Recognizing its pioneering approach to addiction treatment, Toronto Mayor David Miller officially declared Monday, Dec. 1st 2008 “Drug Treatment Court Day” in honour of the CAMH program’s 10th anniversary celebrations.
More detail on this event, including news of a special announcement, will follow soon on CAMH.net.
Established in 1998, Canada’s first drug treatment court is a partnership between CAMH, the Ontario Court of Justice and the
federal Department of Justice. Based on a harm reduction approach to treating the underlying causes of addiction, drug treatment
courts have spread across Canada in the 10 years since CAMH helped pioneer them.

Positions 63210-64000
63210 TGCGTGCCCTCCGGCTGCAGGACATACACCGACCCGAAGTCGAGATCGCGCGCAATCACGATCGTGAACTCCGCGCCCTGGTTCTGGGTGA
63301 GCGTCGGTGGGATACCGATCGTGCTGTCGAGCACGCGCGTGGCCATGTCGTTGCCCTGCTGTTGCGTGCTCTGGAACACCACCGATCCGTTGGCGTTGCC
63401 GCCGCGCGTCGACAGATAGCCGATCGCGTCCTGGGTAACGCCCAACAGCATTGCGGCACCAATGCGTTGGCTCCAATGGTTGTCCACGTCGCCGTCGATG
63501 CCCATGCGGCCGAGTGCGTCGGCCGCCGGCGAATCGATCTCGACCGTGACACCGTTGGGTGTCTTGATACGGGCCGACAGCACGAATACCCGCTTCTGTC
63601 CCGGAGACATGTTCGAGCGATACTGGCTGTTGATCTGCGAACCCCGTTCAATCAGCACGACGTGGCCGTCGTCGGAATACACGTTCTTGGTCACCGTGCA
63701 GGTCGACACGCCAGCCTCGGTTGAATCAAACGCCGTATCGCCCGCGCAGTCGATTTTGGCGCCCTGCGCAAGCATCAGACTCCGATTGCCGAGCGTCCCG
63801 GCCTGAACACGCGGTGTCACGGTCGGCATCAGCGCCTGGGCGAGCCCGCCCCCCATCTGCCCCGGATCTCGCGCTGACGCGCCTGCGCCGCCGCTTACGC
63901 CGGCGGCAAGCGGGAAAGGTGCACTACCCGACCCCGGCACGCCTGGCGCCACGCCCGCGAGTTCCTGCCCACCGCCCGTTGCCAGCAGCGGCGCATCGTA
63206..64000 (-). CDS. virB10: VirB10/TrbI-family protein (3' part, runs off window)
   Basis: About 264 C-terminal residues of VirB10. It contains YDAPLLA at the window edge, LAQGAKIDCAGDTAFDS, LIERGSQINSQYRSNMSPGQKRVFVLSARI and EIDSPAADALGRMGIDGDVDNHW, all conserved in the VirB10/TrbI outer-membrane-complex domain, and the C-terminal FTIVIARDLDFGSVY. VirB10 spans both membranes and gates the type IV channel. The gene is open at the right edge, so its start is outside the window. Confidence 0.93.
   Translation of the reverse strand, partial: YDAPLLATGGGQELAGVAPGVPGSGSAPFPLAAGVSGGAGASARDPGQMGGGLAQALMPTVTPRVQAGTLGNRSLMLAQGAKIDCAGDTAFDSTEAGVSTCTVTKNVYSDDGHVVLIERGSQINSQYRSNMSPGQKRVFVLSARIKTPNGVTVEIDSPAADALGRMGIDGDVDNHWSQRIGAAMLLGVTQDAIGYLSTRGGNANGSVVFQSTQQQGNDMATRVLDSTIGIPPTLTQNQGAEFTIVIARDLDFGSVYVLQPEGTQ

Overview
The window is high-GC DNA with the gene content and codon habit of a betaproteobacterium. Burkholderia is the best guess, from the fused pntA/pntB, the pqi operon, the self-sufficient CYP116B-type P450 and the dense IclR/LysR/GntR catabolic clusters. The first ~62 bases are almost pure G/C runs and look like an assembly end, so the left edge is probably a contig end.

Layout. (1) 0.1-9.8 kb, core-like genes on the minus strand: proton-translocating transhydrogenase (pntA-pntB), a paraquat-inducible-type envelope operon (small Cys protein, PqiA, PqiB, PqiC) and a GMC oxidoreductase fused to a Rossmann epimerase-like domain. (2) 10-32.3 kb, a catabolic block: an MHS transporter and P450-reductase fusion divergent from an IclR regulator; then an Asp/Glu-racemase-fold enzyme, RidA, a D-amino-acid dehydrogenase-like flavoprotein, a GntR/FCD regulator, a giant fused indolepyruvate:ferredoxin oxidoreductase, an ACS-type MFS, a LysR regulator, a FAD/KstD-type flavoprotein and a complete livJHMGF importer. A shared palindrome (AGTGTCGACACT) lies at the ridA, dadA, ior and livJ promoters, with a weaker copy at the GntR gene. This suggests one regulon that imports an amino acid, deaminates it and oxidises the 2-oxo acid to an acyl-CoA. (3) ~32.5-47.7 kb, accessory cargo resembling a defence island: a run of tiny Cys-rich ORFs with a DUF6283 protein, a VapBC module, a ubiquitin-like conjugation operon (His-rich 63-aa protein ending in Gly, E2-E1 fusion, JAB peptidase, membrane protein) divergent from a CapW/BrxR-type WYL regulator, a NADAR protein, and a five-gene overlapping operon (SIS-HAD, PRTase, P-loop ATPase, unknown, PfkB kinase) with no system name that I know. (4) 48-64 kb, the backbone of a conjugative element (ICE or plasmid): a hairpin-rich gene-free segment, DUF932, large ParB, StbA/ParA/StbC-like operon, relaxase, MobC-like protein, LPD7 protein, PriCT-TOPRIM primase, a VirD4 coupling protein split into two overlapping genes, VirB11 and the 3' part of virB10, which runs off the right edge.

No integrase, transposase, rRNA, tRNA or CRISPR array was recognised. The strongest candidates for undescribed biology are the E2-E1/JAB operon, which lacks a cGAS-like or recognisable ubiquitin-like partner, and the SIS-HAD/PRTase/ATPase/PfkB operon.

(L-R) Paulette Walker, Toronto Drug Treatment Court alum and newly-hired peer support worker, with Ontario Attorney General
Chris Bentley; Superintendent Michael Farrar, Toronto Police Services; Shannon Coote, DTC Manager; and Mr. Justice Paul Bentley,
whose vision established the program.
The TDTC is a voluntary program consisting of judicial supervision, substance abuse treatment, random and frequent drug testing
and community social services support. Participants are non-violent offenders whose criminal behaviour is directly linked
to their need to support an addiction to cocaine, crack or opiates.
The city’s proclamation recognizes “a growing consensus without our community that incarcerating non-violent drug addicted
offenders has not proven to be an effective remedy.”
“There are now eight Drug Treatment Courts in Canada, as well as many more in the United States, Europe, South America and
the Caribbean. Canada’s first court opened in Toronto on December 1, 1998.”
It concludes, “The establishment of these Courts constituted a substantial and beneficial shift in the attitude of our communities
to drug addiction.”